Cotton goes from fiber balls on a plant to fabric through a multi-step mechanical process. Cotton fibers, known as lint, are separated from the seeds then organized in lengths that are eventually spun into yarn.
When cutting a yard of fabric, the material is unrolled from the bolt, measured and cut at 36 inches or 3 feet in length. As fabrics come in varying widths, measurements only consider the length of the fabric when cutting.
To turn cotton into fabric, grow and harvest cotton plants, separate the lint and seed, make the yarn and weave the yarn into fabric. This process requires cottonseed, a cotton harvester, a cotton gin, a carding machine, a spinning machine and a weaving machine.
Cotton is a durable fabric that does not require delicate handling to keep it looking its best. It can handle high temperatures and rough use, which is why it's a popular fabric for children's wear and sports clothing.
A yard of fabric has 36 inches. Fabric is measured by yards or whole "bolts," depending on the project size it is being used for.
To make waxed cotton fabric, melt beeswax onto flat pieces of cotton fabric. Working with small pieces of fabric and melting the wax in the oven makes this project much easier.
While it depends on the size and style of the shirt, 2.75 yards of fabric can usually make a comfortably large long-sleeved shirt for an average-sized woman, and men's shirts will require about 15 percent more fabric. A simple T-shirt for a small child can be made with 1 yard of fabric.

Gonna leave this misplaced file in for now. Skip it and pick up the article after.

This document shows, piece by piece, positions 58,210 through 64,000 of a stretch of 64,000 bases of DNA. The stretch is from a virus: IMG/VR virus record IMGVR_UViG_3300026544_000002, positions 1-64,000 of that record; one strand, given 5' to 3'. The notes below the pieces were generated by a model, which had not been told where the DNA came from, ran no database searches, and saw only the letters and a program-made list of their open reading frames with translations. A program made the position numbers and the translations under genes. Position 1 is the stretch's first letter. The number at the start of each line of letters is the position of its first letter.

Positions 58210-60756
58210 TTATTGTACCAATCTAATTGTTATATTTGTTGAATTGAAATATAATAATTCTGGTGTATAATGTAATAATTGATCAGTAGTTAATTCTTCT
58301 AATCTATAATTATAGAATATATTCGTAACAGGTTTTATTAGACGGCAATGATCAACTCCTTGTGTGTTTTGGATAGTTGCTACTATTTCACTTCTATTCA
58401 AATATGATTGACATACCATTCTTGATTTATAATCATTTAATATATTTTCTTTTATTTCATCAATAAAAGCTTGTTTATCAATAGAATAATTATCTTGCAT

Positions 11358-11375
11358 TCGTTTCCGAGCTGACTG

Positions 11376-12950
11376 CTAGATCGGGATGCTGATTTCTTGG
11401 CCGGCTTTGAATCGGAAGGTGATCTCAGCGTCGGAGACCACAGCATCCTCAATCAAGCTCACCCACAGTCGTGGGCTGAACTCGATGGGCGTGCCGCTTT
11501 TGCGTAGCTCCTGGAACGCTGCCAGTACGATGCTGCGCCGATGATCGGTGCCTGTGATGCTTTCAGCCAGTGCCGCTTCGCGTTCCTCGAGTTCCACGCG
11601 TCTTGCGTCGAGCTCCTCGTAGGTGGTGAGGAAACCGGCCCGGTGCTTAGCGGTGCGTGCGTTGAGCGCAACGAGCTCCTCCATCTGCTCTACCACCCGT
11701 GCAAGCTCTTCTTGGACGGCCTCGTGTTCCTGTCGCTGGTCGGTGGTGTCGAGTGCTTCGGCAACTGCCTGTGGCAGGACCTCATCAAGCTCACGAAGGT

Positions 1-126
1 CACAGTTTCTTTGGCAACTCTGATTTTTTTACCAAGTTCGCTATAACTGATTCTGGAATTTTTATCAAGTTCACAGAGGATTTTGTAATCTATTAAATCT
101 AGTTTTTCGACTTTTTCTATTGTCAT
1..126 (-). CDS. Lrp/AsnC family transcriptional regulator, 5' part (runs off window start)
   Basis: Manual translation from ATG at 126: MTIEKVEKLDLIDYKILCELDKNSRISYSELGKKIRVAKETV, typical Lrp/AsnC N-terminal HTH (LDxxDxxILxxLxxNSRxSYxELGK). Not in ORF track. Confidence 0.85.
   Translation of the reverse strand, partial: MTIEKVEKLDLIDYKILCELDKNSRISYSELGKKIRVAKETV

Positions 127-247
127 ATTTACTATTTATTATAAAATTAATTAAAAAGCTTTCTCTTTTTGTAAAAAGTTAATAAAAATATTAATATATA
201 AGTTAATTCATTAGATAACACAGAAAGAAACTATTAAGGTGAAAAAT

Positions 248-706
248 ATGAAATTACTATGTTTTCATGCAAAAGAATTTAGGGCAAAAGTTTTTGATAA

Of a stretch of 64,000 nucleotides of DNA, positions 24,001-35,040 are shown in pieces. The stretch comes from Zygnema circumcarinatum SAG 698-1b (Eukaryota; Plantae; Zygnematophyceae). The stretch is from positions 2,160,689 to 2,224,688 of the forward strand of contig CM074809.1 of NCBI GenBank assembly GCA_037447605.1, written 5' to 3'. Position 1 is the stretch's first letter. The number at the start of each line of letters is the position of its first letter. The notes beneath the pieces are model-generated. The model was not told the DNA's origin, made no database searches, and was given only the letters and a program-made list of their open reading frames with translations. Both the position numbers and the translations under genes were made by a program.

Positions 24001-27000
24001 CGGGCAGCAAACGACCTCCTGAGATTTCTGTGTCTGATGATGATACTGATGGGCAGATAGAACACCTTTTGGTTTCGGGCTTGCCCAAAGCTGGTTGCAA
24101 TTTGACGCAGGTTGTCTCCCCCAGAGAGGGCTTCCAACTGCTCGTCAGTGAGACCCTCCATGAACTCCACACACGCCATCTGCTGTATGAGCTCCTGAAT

There are typically between 30 and 100 yards of fabric in a bolt of fabric while the width of the fabric is often between 45 and 60 inches. When buying fabric in bulk, the bolt is usually the preferred amount to purchase.
A yard of fabric is always 36 inches long, but the width usually varies between 32 and 60 inches. Most fabrics are available in widths of 45 inches and 60 inches. Extra-large bolts up to 110 inches wide are available to back quilts, duvets and tablecloths.
Cotton is made from the fibers within the boll, the seed pod, of the cotton plant. When ripe, the boll pops open revealing the fluffy, white puffs. These are stripped from the plants by harvesting machines and delivered for processing.